I have always liked this song of agony and sometimes claim it as ‘my song’ when she (wife) doesn’t get me. This version is a live one from a modest Blue Wave label release and had been recorded live as part of a film based loosely on the life of Eric Burden in 1981 which only made a few film festivals and limited cinema viewings, then a modest VHS run. That Blue Wave finally released the songs in 1992 it was a joy for Eric’s fans. This version he plays with; lovely slow piano intro builds, and we even get a reggae section, just a joy because it is so different. Don’t Let Me Be Misunderstood was written by Bennie Benjamin, Horace Ott and Sol Marcus for the singer and pianist Nina Simone, who first recorded it in 1964. Little could they have known it would be revised by so many in so many different styles including; of course: The Animals, Little Bob Story, The Roosters, Joe Cocker, Tangerine Peel, Lou Rawls, Robben Ford, Poppa Chubby, Cyndi Lauper, John Legend, Bettye Lavette, Elvis Costello, Mick Hucknell, Jamie Cullum and of course many, many more. Another of my favourite versions was Gary Moore. I had a triple vinyl album import recorded in Japan which carried a live sixteen-minute version but some bugger nicked it from my flat (along with the rent money) and I have not been able to find that version again. (If any Gary fans know of it do let me know please)

10 – Crazy World Of Arthur Brown – I Put A Spell On You

Written in 1956 by Jalacy ‘Screamin’’ Jay Hawkins. A song that is in the Rock‘n‘Roll Hall Of Fame Top 500 songs. This version by Arthur Brown is yet another interpretation of this magical song where so many artists have been able to lend their own character to it. And by ‘The God Of HellfireArthur certainly does that! His so wide-ranging voice and the organ/Hammond of Vincent Crane simply rip into the song and make it stand out for me. I remember as an under-age lad of about fourteen, and the teenage daughter of a family friend we were visiting took me to a club in Bath that had recovered from being flooded (we could still see the tide mark) and Arthur Brown was one of the first acts to play there on re-opening. The stage was a raised platform you could walk under which was weird to this youngster who had never been in a place like that. He sure was an eye-opener! This was prior to Fire getting into the charts worldwide. The eponymous album was also a worldwide hit and I still have the track release as well as the Cd with bonus songs.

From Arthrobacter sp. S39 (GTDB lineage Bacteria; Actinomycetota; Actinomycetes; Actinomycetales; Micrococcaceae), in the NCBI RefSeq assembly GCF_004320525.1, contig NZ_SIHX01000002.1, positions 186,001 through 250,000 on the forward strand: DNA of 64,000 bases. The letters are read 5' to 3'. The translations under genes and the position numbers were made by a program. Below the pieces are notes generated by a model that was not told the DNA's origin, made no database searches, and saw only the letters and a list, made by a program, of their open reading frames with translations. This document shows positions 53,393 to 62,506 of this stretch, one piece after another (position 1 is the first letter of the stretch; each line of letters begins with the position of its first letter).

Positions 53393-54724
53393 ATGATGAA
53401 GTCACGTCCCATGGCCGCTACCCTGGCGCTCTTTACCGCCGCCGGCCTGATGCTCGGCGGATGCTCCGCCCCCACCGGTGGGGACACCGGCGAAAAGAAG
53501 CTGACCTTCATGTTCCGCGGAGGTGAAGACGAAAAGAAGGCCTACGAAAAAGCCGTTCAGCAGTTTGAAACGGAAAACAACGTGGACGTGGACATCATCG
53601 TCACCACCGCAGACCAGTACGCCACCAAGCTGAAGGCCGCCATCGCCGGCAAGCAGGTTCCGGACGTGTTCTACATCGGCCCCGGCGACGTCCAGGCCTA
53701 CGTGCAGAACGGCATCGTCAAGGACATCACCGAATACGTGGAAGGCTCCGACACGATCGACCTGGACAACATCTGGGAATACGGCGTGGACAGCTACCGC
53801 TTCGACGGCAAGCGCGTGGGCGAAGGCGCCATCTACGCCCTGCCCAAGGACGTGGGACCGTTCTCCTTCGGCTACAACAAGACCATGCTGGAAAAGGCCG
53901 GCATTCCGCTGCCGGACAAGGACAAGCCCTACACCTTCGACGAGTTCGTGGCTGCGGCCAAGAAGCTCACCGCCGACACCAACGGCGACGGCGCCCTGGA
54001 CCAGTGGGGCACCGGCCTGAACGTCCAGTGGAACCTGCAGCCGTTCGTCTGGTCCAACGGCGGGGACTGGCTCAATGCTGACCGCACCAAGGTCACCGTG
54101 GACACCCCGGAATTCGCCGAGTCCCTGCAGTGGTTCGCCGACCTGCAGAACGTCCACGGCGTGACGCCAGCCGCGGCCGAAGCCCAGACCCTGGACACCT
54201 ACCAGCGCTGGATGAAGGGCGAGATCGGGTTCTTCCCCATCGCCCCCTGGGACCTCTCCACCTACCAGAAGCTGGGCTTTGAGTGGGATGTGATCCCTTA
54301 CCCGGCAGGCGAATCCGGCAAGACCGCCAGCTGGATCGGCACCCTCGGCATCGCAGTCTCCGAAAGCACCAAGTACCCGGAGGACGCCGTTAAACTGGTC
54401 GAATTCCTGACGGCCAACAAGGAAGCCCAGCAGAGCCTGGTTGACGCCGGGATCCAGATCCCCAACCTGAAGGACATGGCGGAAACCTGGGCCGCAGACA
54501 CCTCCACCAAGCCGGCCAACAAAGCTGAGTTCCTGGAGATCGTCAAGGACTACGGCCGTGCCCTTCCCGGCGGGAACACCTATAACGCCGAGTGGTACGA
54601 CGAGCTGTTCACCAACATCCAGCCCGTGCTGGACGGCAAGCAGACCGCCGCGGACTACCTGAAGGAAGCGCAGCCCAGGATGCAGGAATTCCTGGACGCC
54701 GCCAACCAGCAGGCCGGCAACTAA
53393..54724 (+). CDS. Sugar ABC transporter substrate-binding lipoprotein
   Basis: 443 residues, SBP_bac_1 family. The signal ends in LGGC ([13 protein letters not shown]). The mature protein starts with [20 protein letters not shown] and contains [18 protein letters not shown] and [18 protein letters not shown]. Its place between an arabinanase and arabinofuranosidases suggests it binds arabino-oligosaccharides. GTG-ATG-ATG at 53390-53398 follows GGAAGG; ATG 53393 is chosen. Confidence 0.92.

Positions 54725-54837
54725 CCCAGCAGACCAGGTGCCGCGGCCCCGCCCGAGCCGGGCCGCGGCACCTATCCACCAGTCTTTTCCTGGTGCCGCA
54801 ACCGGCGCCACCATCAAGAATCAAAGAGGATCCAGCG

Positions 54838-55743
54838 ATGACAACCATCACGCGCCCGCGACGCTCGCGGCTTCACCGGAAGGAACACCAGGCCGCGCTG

Others to have worked this amazing song include, Jeff Beck & Joss Stone, Bette Midler, Alan Price, Them, Chaka Khan, Creedence Clearwater Revival and of course Nina Simone to name just a varied few!